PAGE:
Kenyan teams hit by ‘one piece of meat’ serving row in Egypt
Even after making the best possible start at the ongoing Women’s Africa Club Volleyball Championship in Egypt, it appears all is not well for Kenyan clubs in the competition.
Nairobi News understands that Kenyan teams have been made to put up with deplorable conditions, including receiving small servings of food during meal times.
Kenya is represented at this annual continental competition by Kenya Prisons, Kenya Pipeline and KCB.
All three teams had won their opening games against Uganda’s Nkumba University, Asec of Côte d’Ivoire, Rwanda Revenue Authority and DR Congo’s DGSP as the tournament entered day three on Tuesday.
Media reports have however quoted Kenya Pipeline coach Margaret Indakhala complaining about her players being served with ‘one piece of meat’, rice and crisps for lunch, hours before the opening game against Rwanda Revenue Authority.
“They are offering bare minimum in food ratio and other services. I, as the team manager, was personally forced to buy food from McDonald’s before our first match against Rwanda Revenue Authority to supplement what the players had eaten at the hotel,” Pipeline team manager, Kashujaa Onyonyi, said.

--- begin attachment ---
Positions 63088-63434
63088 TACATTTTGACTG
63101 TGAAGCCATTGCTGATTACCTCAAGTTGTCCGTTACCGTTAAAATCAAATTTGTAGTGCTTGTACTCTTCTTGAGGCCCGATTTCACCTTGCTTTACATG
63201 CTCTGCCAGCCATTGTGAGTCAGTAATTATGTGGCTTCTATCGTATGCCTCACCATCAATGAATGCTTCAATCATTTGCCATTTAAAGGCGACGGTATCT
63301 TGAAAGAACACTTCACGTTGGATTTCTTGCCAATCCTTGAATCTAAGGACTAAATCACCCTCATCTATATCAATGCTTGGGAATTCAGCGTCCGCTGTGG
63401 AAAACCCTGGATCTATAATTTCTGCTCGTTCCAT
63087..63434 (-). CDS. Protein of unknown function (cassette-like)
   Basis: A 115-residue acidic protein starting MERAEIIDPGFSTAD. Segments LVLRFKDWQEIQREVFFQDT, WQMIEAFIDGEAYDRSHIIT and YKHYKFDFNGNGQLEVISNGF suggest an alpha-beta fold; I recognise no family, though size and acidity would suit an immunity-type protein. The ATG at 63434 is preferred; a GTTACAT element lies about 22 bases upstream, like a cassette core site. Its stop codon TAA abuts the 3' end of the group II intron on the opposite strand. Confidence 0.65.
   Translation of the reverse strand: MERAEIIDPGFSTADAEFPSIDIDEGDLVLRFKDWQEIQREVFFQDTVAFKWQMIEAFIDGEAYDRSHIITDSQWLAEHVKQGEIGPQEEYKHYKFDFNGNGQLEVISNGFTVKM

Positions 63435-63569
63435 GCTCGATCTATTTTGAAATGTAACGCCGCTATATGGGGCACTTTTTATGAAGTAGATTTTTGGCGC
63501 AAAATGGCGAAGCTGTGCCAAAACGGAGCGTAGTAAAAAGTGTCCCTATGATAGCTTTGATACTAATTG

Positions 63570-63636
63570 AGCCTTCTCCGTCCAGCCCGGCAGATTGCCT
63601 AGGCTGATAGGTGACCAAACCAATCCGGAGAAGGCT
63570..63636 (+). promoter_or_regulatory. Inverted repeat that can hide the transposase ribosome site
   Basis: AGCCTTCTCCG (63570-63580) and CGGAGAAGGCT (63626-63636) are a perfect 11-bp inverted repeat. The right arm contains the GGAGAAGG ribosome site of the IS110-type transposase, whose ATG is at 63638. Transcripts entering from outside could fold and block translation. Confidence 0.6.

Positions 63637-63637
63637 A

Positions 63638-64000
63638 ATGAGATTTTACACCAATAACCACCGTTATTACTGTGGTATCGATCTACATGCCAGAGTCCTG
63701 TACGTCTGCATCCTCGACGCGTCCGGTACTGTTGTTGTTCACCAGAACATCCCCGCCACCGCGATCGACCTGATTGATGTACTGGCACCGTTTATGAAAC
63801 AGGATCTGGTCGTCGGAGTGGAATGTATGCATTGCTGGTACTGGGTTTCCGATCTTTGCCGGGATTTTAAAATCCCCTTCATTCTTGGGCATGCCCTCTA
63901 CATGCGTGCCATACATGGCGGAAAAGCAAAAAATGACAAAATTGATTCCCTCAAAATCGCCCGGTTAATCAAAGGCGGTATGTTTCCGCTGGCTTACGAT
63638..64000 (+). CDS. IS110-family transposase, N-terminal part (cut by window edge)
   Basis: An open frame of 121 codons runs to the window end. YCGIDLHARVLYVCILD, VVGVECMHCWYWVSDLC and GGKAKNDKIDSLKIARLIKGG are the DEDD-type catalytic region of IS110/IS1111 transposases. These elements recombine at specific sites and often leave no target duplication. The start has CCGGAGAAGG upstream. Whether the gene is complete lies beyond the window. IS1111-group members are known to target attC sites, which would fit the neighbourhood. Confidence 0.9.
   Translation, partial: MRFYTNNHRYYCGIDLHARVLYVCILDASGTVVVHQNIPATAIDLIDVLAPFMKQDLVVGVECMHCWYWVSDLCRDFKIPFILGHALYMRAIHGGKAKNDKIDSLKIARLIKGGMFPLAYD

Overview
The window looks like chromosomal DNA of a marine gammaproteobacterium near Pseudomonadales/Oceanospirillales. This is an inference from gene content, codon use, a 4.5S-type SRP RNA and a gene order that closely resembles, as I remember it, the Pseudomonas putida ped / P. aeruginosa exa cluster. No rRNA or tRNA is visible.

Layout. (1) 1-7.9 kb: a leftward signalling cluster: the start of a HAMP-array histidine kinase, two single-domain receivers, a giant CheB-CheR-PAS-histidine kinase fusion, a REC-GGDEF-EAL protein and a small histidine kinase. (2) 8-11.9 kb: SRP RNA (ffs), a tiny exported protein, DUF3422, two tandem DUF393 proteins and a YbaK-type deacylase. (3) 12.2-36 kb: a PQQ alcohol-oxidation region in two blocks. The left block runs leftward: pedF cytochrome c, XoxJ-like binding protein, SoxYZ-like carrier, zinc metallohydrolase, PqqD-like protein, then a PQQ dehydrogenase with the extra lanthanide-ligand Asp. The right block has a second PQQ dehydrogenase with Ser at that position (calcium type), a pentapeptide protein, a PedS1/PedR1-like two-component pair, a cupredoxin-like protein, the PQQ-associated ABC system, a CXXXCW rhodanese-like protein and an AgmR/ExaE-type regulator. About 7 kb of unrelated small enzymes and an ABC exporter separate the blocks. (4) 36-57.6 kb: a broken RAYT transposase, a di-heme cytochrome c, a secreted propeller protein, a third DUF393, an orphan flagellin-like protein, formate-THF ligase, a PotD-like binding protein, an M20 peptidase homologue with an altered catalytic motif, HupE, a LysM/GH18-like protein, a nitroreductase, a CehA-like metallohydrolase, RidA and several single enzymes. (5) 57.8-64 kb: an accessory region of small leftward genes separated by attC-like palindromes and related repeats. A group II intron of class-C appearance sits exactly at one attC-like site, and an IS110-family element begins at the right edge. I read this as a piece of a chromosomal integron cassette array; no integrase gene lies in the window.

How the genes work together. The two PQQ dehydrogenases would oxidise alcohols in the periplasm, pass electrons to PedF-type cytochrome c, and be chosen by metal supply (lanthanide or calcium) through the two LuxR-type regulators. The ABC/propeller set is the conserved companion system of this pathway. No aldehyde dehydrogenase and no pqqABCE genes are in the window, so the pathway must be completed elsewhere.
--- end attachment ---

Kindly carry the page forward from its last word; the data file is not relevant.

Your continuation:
Separately, Pipeline have been forced to relocate to another hotel due to low standards at the facility the squad was initially booked in by the tournament organizers.
Kenya Prisons are also not happy with the wanting standards of hospitality in Egypt with assistant coach Mavisi Azenga complaining that the team is encountering ‘lots of problems’.
“The food is equally bad but we will survive,” he said.
The teams have also complained about slow internet speeds.
These complaints have prompted Kenya Volleyball Federation chairman Waithaka Kioni to pen a protest letter to the Confederation of African Volleyball (CAVB) president Amy El Wani.
Kioni is CAVB vice-president.
“I hope this mail finds you in good health. I wish you a very successful women’s club championship. However, the Kenyan teams are not happy with their hotels. The rooms and the food is below standard. Please intervene,” Kioni’s letter reads in part.
The tournament rules dictate that each of the participating teams pay the organizers who in turn source for the accommodation.